Why do millions of sane and rational people believe in ghosts? Because they actually see them, hovering over the bed and holding them down.
Over the centuries, spooky stories have warned us of the creatures of the night. But these tales don’t just come from dusty fairytales: they are panicked stories of real experience transmitted down through family lines and melded into myth.
The ghosts, goblins, and werewolves we celebrate during Halloween are still with us today, thanks to the ever-present condition known as sleep paralysis.
Ever felt held down when are waking up? Like someone is sitting on your chest? Or felt a cloud of evil lurking in the room while you hear the sound of footsteps shuffling towards you?
These are all symptoms of sleep paralysis, which is the harmless sensing of bodily paralysis that comes with REM sleep.
But it gets weirder when you start projecting your dream imagery into the bedroom, literally calling to order your worst nightmare.
To honor the spooks of sleep paralysis, I teamed up with Zeo to illustrate the history and complexity of these lucid nightmares throughout the centuries.
Click the image below to see the full sized infographic, and please share it and pass it along!
I’m wondering if you had an instance where a nightmare and sleep paralysis happened at the same time for you? I don’t see that the two necessarily connect, but may coincide.
I have experienced sleep paralysis a couple of times but they had nothing to do with ghosts and goblins. One experience had me pressed against the inside of a spinning amusement park ride-like contraption. The pressure held me there. I don’t know if it was you or someone else’s advice I read to remember to take a breath, getting me out of the paralysis.
From what I’ve learned researching how the mind and our thoughts work, it seems we can’t project into our so-called realities without the brain having been familiar with an image or concept first. Taking that into consideration, in combination with our fears, we could be misplacing our fears into some sort of apparition which we are taught to be frightened of (just my opinion).
Also, there are many of us who believe that there are other dimensions besides the one we are familiar with right now that have spiritual entities that try to communicate with us. Perhaps not all entities are with good intention?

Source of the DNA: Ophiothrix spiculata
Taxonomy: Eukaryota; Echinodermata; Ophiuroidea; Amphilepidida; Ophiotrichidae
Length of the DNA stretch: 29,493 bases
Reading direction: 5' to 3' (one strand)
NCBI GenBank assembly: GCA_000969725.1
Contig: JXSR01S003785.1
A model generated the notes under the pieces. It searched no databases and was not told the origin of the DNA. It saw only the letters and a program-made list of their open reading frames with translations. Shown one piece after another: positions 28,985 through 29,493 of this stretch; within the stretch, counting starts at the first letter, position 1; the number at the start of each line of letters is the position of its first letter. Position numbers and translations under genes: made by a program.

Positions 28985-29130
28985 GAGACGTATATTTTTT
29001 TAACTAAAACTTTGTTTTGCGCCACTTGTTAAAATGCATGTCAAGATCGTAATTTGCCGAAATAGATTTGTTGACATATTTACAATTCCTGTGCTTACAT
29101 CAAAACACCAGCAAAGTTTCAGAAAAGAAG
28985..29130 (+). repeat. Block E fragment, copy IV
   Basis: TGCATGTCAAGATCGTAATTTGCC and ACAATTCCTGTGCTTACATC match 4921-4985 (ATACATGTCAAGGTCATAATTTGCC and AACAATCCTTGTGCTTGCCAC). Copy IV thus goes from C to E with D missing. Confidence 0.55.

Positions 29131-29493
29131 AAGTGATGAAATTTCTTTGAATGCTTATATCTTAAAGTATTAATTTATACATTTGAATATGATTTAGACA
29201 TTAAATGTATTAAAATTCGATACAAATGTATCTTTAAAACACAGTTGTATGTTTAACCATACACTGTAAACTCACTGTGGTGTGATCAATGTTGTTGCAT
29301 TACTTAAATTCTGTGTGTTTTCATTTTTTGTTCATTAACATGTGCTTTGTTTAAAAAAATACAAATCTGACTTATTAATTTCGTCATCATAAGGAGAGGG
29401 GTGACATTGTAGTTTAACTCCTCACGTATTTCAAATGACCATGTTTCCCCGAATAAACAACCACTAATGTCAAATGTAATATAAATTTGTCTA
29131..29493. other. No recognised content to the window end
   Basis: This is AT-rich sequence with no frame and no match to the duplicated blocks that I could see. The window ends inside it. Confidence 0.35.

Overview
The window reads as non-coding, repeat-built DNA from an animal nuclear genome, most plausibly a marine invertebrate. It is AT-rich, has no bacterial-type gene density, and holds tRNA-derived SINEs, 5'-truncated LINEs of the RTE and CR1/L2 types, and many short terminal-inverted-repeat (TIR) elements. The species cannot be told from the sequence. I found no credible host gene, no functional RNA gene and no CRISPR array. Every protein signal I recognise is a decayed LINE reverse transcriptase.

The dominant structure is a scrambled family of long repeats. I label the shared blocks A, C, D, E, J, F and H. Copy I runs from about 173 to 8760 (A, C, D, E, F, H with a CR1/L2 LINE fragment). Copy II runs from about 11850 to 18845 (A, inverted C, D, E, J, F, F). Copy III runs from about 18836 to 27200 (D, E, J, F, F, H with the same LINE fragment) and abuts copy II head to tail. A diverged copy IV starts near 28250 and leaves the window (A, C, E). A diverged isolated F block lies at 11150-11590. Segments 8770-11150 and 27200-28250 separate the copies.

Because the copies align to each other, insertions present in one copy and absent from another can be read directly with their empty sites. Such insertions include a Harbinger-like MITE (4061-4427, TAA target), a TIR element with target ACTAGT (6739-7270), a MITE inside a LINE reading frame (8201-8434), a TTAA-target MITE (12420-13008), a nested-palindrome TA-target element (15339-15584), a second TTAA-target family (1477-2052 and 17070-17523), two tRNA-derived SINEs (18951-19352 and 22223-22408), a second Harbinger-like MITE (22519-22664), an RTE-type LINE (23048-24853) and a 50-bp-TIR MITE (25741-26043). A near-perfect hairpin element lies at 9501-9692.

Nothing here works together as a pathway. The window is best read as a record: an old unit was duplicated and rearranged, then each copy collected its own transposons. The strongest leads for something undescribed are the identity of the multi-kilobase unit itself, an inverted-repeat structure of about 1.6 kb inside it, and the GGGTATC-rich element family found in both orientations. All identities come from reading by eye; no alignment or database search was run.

I’m sorry that I can’t quote any reference here but I’ve also read somewhere that these entities view our sleeping state as an advantage to manipulate. I had an interesting experience happen to me when visiting the hills of Idaho, when, from a deep sleep, I opened my eyes and sat up screaming in my bunkbed seeing something not very friendly staring very close right at my face! I had no sleep paralysis involved then.
I do agree with you that possibly we can still be in a dream state that when slightly awoken we project images out into the room. If one can stay lucid they can then possibly “face their fears”?
Ryan Hurd says
yes, nightmares and SP can collide. Ever dreamed you were running through jello? Or felt very heavy suddenly in a dream and trapped? This is how SP can intrude into the dreamworld.
The biology of SP is just part of how the experience unfolds. I totally agree that expectation plays a role, which is why SP visions can be “tailor made” worst nightmares, including realistic and re-traumatizing memories.
SP is indeed a place to face fears. It takes courage and compassion, simultaneously. But if you feel out of control, you can always wake yourself up:
As to entities and their intentions…. that’s really about your personal beliefs. Regardless if they are “real” or a subconscious part of you, it’s good to know when to draw boundaries and protect yourself. Staying open is not always the best course of action! Sometimes, it’s better to wake up and shake it off.